While the focus for integration firms serving many vertical markets is on how to create scale and bring solutions to more customers more quickly and in higher volume, the museum market is much different.
The 2016 Top 5 museum market CI Industry Leaders might take the scalable approach with their customers in other markets, but they know it won’t fly with museum clients looking to stand out with
immersive and customized experiences.
Take Electrosonic, which earned a 2016 CI Integration Award for its work at the Canadian Museum for Human Rights in Winnipeg, Manitoba, for example. The award-winning project required kid gloves.
Electrosonic coordinated relationships with 11 media partners that were involved in the build-out of the museum. There were also challenges related to the building’s unique architectural profile.
The integration firm overcame the obstacles the old-fashioned way—it spent a ton of time with the owners and architects during the two years leading up to the project and then, despite that, rolled with all the redesign required during implementation as the customer’s requirements evolved. That’s how you have to roll in the museum market.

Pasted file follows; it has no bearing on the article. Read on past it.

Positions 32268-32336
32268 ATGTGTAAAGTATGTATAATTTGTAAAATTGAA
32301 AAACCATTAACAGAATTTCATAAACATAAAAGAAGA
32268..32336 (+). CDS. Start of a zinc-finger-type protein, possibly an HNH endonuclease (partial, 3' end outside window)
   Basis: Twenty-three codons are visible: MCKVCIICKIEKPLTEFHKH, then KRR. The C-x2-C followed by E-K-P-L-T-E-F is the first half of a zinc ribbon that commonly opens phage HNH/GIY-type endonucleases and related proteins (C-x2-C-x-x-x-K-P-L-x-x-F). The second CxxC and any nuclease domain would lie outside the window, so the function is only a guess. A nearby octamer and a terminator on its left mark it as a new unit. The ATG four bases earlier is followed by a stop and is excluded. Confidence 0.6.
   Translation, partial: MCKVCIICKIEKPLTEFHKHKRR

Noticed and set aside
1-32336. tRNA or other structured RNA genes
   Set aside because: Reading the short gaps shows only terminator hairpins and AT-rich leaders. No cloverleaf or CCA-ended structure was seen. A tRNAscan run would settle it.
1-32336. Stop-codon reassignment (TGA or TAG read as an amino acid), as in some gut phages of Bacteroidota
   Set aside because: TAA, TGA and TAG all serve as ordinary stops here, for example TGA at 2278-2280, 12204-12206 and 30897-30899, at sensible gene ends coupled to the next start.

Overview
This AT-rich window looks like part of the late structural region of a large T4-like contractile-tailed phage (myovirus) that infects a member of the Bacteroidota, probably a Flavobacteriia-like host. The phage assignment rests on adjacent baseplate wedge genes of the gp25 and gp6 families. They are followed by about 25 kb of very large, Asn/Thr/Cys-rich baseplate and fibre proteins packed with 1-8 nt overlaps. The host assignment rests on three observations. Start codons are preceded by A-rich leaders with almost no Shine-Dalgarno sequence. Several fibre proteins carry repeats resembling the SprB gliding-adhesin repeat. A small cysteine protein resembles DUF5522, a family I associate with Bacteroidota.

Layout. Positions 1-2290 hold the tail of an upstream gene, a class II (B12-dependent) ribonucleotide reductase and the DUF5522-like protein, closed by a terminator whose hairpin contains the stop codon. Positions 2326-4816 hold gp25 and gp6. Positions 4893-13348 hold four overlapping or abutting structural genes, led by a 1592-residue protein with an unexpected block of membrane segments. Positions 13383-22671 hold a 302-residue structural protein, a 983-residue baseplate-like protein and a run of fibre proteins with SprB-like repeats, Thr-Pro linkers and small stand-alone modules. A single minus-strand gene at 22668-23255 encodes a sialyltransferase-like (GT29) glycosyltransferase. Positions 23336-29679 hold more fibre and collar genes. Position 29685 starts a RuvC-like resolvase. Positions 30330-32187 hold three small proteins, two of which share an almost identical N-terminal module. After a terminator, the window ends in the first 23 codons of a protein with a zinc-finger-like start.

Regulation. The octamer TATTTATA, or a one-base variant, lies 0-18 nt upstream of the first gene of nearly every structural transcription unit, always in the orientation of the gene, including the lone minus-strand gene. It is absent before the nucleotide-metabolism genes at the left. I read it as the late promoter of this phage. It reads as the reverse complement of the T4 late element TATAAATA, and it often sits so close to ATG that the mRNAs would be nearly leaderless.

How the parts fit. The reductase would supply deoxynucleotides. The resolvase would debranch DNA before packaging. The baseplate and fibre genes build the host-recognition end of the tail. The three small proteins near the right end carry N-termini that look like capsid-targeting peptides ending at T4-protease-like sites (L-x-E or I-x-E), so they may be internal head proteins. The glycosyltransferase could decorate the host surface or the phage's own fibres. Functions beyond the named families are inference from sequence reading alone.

A recent CI Profile on Westbury National explores the Canadian firm’s willingness to own its identity as a “custom integrator.” While many firms are focused on high-volume solutions, Westbury sees its bread-and-butter as remaining custom—a trait that serves it well in the museum market.
“Westbury National focuses on larger and more complex projects requiring our advanced engineering, programming and project-execution experience and expertise,” says Brock McGinnis. “Our focus is meticulous engineering and quality execution.”
Museum projects tend to have extremely long lead times and require a high level of focus. Fewer firms seem to brand themselves as museum integrators than in years past. Across the Atlantic Ocean, Denmark-based Stouenborg has so embraced the museum market that the small firms’ design and consultative services are sought by museums across Europe.
“We help them as advisors and give them the option to purchase the complete integration and advisory from our company, and many museums see the benefits from this model,” says Anders Jorgensen.
“They are able to secure the budget with us, and the market in Denmark is comparable to the Bay Area in California. So if we do one bad job, we are out. Therefore, we play by the book and the key word here is trust. This year we have now seen that this model works in other Nordic countries and we have moved into Sweden. The plan is to extend this into Germany and the Netherlands during the next years.”
Check out the complete report: Meet the 2016 CI Industry Leaders